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The Real Deal Los Angeles

California lawmakers scale back bill to add more housing

SB 828 would still require local officials to zone for more housing than current law requires
By Dennis Lynch | April 27, 2018 11:45AM

Senator Scott Wiener and a multifamily property (Credit: Lorcan O’Herlihy Architects)

California lawmakers this week reduced the requirements in a bill meant to significantly boost housing statewide to alleviate the drastic shortage.

An earlier version of Senate Bill 828 would have required cities and counties to zone for twice as much housing units as locally needed at each income bracket. The latest amendment, made in the Committee on Transportation and Housing, lowered that 1.25 times more.

That’s still higher than what’s required under existing law, which requires them to zone enough land for 100 percent of the local need — an obligation local officials have rarely met.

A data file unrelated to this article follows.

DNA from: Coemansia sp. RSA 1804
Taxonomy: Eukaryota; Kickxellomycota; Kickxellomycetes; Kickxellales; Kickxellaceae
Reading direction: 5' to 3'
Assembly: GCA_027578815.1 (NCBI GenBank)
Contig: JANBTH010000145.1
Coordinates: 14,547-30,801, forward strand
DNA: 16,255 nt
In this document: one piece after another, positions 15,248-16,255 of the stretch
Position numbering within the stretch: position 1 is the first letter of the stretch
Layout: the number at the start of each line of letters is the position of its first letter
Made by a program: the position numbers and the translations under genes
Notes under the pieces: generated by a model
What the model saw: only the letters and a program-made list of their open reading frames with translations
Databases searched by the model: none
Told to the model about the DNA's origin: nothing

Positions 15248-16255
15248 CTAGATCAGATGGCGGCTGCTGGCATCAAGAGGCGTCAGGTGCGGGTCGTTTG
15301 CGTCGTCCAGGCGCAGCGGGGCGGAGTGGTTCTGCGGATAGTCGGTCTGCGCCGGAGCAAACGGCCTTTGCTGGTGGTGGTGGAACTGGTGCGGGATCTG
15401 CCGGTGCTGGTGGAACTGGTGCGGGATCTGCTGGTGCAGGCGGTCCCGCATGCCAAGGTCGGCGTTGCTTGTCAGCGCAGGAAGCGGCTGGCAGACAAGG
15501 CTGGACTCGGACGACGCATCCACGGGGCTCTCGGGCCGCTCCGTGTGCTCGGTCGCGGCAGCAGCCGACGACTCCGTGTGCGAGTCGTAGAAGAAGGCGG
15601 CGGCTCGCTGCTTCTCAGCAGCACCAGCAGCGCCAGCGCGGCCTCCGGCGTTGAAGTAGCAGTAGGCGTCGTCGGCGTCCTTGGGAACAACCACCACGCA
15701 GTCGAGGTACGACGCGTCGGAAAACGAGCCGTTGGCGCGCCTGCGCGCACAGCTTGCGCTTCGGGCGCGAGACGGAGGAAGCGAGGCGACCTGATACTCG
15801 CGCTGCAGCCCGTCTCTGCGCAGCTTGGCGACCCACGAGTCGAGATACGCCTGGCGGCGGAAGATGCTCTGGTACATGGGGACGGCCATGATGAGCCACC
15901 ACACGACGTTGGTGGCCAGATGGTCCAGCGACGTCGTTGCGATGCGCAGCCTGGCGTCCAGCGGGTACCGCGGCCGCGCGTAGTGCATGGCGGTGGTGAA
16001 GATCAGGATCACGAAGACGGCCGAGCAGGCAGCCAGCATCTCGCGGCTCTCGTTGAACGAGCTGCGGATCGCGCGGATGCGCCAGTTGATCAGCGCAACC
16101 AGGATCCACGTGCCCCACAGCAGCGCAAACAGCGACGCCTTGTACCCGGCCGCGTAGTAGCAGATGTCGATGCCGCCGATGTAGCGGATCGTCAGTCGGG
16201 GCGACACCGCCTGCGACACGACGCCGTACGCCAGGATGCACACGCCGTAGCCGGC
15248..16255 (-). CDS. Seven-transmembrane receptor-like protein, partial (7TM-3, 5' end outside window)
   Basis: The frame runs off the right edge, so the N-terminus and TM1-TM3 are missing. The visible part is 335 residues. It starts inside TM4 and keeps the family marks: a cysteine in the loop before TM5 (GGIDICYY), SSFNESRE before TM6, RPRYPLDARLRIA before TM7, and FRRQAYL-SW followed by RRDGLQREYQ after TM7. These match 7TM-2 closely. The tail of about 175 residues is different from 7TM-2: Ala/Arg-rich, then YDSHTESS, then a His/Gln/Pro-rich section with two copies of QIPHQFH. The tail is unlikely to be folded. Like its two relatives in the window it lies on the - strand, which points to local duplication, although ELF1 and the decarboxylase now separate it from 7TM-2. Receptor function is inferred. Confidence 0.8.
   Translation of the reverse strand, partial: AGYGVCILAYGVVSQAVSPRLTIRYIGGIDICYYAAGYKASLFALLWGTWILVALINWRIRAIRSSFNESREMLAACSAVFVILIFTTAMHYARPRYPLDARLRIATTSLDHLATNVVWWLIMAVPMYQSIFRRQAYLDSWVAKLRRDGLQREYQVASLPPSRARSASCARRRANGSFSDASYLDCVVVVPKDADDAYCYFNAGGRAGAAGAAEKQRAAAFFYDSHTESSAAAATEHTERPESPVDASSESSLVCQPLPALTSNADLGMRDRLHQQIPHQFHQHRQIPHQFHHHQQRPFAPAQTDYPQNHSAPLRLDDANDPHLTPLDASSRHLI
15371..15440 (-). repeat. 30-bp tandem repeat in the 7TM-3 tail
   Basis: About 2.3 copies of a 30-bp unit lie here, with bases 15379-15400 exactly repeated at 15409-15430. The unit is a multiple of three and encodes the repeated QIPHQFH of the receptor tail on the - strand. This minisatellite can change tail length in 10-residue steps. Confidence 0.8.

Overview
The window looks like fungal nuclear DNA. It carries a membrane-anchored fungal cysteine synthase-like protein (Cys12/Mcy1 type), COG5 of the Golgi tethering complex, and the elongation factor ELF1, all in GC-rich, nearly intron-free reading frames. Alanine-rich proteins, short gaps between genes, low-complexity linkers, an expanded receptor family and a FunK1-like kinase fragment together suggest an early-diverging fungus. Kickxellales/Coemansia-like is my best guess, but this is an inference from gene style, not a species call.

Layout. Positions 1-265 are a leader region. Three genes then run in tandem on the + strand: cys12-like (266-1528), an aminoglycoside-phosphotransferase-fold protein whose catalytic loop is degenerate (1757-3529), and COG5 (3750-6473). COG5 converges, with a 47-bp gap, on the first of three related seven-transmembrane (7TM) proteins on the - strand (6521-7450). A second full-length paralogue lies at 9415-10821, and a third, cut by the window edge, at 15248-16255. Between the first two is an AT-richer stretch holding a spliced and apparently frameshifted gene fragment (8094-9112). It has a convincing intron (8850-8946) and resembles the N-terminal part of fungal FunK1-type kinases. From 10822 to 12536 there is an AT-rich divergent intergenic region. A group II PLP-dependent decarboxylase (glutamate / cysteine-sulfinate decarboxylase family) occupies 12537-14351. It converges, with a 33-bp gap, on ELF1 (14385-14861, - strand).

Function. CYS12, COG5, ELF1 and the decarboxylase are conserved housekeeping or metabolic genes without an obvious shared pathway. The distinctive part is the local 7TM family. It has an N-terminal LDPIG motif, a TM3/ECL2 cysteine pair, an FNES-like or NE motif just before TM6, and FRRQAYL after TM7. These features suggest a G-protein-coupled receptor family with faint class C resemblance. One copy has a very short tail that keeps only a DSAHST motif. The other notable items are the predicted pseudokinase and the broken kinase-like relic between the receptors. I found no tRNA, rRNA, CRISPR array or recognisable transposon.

Under the original draft, a city short 1,000 units of housing would have to identify enough land for 2,000 units and set in place a plan to rezone them.

Under the new draft, that city would instead have to find land for 1,250 units. That could be a boon for developers statewide.

A spokesperson for the bill’s author, Senator Scott Wiener (D-San Francisco), said there was still room in the legislative process for that percentage to increase and that Wiener is shooting for 1.5 times more. The lower requirement could make it more palatable to lawmakers with constituents wary of new development.

Wiener is also the author of SB 827, which would have overridden local zoning laws statewide to allow for more dense multifamily development near transit. The goal is to alleviate the state’s housing crunch, lower prices, and encourage greener transit-oriented development.

That bill was also significantly scaled back before it went before its first committee, but was still voted down in its first hearing earlier this month. Wiener plans to tweak it and reintroduce it next year.

The amended SB 828 also cuts out a requirement that cities and counties take steps to bring rents below 30 percent of household median income. That would require the California Association of Governments to identify the percentage of households paying more than that on housing.

SB 828 is headed to the Senate Committee on Appropriations.